Monday, April 23, 2012

A Big Boat

Inclusion isn’t easy.  And it isn’t new.  And it isn’t going away.  IDEA makes clear that the default placement for all children is the general education classroom and there’d better be solid, documented reasons for doing anything different.  Schools and teachers have been trying to make inclusion work for decades.   But high caseloads, scheduling nightmares, and lack of confidence in general educators’ abilities in working with kids with special needs present barriers to success.
Study after study shows that when teachers are armed with knowledge about Special Education, they demonstrate greater confidence, competence, and comfort in teaching students with disabilities.  But what kind of information do they need?  Well, for starters, there’s Special Ed Alphabet Soup.  All teachers need to have a working knowledge about ETRs, IEPs, RtI, UDL, OTs, PTs, SLPs, AT, ASD, LD, OHI, AD/HD, OCD, SED…you get the idea.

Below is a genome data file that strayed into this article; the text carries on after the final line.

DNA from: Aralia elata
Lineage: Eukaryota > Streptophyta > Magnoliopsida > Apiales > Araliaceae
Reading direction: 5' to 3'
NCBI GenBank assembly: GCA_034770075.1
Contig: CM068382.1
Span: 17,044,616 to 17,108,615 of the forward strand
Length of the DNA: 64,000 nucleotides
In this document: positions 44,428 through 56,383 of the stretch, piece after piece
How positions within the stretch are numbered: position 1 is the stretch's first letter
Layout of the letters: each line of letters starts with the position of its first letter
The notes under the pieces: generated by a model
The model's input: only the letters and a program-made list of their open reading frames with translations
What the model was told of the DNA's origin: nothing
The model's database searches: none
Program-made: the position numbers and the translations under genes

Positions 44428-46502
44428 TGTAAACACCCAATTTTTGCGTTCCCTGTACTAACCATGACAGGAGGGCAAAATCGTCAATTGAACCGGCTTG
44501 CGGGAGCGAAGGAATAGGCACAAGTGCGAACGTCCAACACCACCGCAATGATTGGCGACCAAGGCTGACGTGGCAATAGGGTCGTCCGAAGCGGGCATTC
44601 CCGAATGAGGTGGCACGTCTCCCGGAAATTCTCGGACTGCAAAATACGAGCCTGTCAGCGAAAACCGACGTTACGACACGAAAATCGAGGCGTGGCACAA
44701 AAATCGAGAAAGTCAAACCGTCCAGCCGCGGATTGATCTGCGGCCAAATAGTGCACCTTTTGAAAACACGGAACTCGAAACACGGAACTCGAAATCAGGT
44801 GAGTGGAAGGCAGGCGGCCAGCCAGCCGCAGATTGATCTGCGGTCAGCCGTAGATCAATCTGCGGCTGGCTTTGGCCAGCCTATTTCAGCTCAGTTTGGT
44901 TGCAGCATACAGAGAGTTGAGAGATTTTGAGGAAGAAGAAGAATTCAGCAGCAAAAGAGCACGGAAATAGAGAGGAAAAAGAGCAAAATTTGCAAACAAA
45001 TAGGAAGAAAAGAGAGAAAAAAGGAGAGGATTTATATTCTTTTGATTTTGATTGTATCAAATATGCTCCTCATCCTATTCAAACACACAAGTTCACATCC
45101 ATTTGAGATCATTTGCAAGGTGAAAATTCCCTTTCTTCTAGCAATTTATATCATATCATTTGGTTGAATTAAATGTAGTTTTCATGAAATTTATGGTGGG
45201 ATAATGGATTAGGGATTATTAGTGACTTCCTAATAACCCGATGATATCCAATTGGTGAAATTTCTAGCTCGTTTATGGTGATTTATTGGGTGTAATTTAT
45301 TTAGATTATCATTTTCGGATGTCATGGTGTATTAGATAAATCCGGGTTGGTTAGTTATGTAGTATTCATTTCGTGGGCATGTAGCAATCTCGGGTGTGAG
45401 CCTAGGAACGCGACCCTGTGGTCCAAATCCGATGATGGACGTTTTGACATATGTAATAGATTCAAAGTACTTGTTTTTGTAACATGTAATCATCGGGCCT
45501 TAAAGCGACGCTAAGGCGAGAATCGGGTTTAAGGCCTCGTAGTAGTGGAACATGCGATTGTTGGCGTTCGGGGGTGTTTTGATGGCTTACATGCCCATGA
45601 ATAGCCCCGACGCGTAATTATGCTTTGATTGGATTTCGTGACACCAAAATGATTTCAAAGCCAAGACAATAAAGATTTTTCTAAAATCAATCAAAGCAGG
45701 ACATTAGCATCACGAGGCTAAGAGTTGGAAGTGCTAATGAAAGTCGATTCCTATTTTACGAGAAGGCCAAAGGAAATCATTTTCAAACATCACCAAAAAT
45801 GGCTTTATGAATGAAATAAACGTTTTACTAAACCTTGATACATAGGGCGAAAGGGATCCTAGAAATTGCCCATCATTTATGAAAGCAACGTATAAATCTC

Secondly, we need to know our role in developing and implementing educational plans for students with disabilities.  The classroom teacher isn’t off the hook because a student has an IEP.  As a matter of fact, general educators have a legal obligation to understand and implement the supports that are written in this legally binding document.  So if Steven needs large print in order to access the curriculum or a way to demonstrate his learning other than a written test, these needs must be supported throughout this school day in every area, not just when he’s with the resource teacher.
We need each other to accomplish everything the IEP proscribes. We need the expertise of our special education teachers who understand how to individualize instruction; we need our general educators’ knowledge of curricular demands; we need paraprofessionals who have a clearly defined support role; we need support at the administrative level that encourages and facilitates collaboration.
Inclusion says: “We’re all in this together.”  Take a look at how PLC Consultants helps educators across the curricular spectrum make sense of inclusion.

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